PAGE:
Help or Hinder?
Examining the Coverage of Farming in the Mainstream Media
There is a saying that goes: “There is no such thing as bad publicity,” but I wonder how many farmers would agree with it. Here in the UK, there seems to be a feeling that farming is somehow ‘disconnected’ from a largely urban population and, therefore, a largely urban media. It is a criticism I have heard from people I’ve interviewed, and even my own family.
But I also see the pressures on the other side of the fence. If our duty as journalists is to serve our audiences, it could be argued that news headlines should be relevant, and of interest, to the largest section of the population. We are an urbanised nation and most people are ‘townies’. How much, then, does that influence the media’s approach to farming? And would it make any difference if the industry carried more clout, politically and economically, or if the rural audience was larger?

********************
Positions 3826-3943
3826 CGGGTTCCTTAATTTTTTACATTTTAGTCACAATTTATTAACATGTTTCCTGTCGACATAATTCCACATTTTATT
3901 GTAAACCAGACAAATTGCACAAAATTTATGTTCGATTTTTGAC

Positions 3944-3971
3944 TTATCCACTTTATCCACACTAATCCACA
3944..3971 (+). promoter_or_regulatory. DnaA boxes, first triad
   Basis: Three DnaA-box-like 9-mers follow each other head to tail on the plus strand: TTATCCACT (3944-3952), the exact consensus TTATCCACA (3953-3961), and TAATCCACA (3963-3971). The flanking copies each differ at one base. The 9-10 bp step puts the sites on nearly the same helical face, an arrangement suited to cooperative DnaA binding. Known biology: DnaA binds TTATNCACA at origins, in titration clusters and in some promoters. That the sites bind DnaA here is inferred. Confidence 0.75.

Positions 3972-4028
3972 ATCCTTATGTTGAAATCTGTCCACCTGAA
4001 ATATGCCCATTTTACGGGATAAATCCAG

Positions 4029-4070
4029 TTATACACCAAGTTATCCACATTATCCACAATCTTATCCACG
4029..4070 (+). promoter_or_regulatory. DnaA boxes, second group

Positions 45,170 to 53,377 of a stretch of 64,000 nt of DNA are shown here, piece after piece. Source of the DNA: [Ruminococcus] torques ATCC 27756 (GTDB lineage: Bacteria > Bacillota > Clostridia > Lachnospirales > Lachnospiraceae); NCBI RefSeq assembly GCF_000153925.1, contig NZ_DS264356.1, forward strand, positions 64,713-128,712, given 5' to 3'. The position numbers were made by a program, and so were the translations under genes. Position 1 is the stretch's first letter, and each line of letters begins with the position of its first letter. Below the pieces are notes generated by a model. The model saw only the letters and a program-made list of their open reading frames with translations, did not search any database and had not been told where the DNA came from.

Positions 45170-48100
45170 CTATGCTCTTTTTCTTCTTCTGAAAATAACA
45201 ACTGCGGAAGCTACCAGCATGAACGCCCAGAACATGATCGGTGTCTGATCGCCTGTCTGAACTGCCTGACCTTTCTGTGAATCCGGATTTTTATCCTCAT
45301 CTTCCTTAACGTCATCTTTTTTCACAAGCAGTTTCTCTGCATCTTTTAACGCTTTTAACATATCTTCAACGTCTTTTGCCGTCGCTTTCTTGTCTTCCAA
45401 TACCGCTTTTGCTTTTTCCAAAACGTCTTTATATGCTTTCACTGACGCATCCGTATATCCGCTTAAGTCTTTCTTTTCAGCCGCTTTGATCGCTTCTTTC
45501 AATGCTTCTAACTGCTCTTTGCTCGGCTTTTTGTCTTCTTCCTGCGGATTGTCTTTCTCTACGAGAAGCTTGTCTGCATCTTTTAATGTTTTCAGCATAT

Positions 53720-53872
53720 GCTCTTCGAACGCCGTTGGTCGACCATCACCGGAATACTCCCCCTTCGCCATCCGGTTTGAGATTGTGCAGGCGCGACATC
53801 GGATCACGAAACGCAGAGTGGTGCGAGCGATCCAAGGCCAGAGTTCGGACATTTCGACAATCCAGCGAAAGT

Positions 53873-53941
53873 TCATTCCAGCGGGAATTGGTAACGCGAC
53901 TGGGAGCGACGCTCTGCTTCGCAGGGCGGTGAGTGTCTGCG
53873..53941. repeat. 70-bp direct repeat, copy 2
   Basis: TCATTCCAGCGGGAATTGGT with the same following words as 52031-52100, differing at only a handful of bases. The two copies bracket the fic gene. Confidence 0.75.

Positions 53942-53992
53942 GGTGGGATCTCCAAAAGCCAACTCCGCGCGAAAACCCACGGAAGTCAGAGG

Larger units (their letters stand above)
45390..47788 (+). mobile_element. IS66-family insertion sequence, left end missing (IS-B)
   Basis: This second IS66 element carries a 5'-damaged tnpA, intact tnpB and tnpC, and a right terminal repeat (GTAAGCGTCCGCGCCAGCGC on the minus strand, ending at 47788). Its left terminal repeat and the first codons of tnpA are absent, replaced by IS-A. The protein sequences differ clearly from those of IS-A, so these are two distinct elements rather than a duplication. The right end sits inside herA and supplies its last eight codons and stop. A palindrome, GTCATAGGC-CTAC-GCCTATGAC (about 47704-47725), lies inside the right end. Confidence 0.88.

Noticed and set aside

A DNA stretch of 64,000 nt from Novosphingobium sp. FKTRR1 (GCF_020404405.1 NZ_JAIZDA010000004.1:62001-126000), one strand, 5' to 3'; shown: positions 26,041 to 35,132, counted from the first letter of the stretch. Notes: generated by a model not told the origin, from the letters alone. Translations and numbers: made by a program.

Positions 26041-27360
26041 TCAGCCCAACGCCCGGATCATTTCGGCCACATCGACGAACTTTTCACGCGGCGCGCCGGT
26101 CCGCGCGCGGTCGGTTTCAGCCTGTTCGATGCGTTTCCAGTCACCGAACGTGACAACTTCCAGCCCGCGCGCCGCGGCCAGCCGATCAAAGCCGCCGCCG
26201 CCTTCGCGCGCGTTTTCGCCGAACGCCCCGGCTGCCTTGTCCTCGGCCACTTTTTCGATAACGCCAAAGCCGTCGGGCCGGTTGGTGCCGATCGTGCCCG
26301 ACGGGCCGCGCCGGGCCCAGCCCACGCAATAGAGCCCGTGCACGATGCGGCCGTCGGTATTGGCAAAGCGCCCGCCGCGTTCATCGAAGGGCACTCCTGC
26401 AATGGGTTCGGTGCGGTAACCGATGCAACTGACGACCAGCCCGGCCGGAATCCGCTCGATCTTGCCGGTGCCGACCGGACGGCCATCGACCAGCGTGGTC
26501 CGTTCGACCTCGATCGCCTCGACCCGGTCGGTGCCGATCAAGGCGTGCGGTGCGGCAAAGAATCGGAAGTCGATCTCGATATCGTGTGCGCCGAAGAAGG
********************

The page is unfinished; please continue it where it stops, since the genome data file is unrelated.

My Nuffield is aimed at answering those questions. I am planning visits to the USA, Kenya, France, Belgium and Ireland. These are a diverse mix of countries with varying cultural and political attitudes towards farming and food production.
I’ll visit farms and newsrooms, talking to those who produce the food and those who report the news. And by examining the coverage of major agricultural stories, across newspapers, radio and television, I hope to build a picture of the relationship between agri-business and the news media in each country. First, to see how they compare and, secondly, whether lessons can be learned from how farmers interact with journalists, and vice versa, elsewhere in the world.
I feel very honoured to have two sponsors which will make my Nuffield Scholarship possible – The Royal Welsh Agricultural Society and The Trehane Trust. I am incredibly grateful to them, and the Nuffield Farming Scholarship Trust, for this life-changing opportunity.